Shippers in the country have threatened to stop using Nigerian seaports to bring in their goods from overseas due to high duties payable on imported goods.Thank you for reading this post, don't forget to subscribe!
The import duties have risen by as much as 60 per cent in the last one month as the Nigeria Customs Service has adjusted the naira-dollar exchange rate to the current market value of the local currency.
The naira exchanged for 313 to the dollar at the official interbank market on Monday, though it appreciated to 310 on Tuesday. This makes it the second time in one month that the Customs will make the adjustment in the exchange rate.
The PUNCH had last month reported that the NCS had directed that the dollar rate used for calculating import duties be increased from N197 to N282. The latest adjustment came into effect on Monday, August 1, 2016.
The National President, Association of Nigeria Licensed Customs Agents, Olayiwola Shittu, accused the Customs of trying to extort money from importers and agents alike by taking advantage of the current situation.
He said the Customs was calculating import duties using the prevailing exchange rate instead of the rate as of the time the importer raised his Form M.
Shittu said, “We expect these adjustments and have sensitised our members to it. We even expect the naira to exchange for 500 to a dollar if there is no immediate improvement in fortunes. We are not ignorant.
“It is a criminal action for the Customs to expect an importer who opened Form M at N197 to pay import duties at N310 when his cargo arrives. That is what they are doing.
“This is bad. Already, the importer has borrowed money from the bank, has done his calculation, and knows his profit margin using the rate as of the time he opened his Form M.”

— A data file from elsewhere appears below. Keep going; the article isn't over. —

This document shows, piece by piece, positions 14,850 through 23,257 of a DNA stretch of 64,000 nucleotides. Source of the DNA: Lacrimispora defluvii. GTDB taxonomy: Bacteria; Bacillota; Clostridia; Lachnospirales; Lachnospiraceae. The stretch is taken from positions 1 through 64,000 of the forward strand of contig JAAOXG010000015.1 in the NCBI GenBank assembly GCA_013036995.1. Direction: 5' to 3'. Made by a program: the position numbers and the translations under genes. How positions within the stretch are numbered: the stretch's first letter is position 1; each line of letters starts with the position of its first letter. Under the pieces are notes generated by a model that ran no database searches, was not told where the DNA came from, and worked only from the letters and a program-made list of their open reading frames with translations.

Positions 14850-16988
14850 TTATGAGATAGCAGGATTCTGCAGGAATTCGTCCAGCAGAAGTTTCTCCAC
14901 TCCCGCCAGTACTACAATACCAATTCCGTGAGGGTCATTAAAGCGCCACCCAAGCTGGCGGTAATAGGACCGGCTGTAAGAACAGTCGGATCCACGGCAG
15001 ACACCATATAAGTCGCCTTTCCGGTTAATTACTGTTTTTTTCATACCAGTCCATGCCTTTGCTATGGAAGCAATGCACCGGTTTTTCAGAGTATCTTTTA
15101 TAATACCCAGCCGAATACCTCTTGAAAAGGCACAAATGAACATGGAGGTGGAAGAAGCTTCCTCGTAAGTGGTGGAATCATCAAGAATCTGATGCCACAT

Shittu called on the NCS to conform to its 2011 circular on the calculation of import duties, which stated that the exchange rate as of the time of opening of the Form M would be used for duty payment.
He said customs agents were ready to withdraw their services from the nation’s seaports should the situation persist.
Shittu added, “It is better that an importer does not import any cargo or the Customs inform us that it is the prevailing exchange rate that will be used for duty payment.
“Let the exchange rate come to N1,000 to the dollar; we will all bear the consequences, but not when people are being driven to commit suicide because they owe banks so much. It is unfair.”
The President, Shippers Association of Lagos State, Jonthan Nicol, expressed scepticism as regards the financing of imports as a result of the high import duties.
He called on the Federal Government to instead peg the exchange rate of the naira as regards import duty payment.
Nicol added, “We are walking on a very tight rope, which shouldn’t be. In the interim, goods are being diverted to neighbouring economies like that of Cotonou, which are stable as regards imports for now.
“We are looking at how the forex guidelines will work but we are worried as to how to finance it, because the banks are not even giving out loans. If we work with the new exchange rate, that means we will close shop.”
However, the spokesperson for the Tincan Customs Command, Chris Osunkwo, had in the earlier report insisted that the amount payable as import duties had nothing to do with the NCS as the Service only acted in accordance with our law.
“That import duties had for months been evaluated based on the N197 to a dollar exchange rate doesn’t mean it is fixed. Since the value of the naira will now be determined by market forces, it means adjustments will be made regularly, depending on the current value of the naira,” he explained.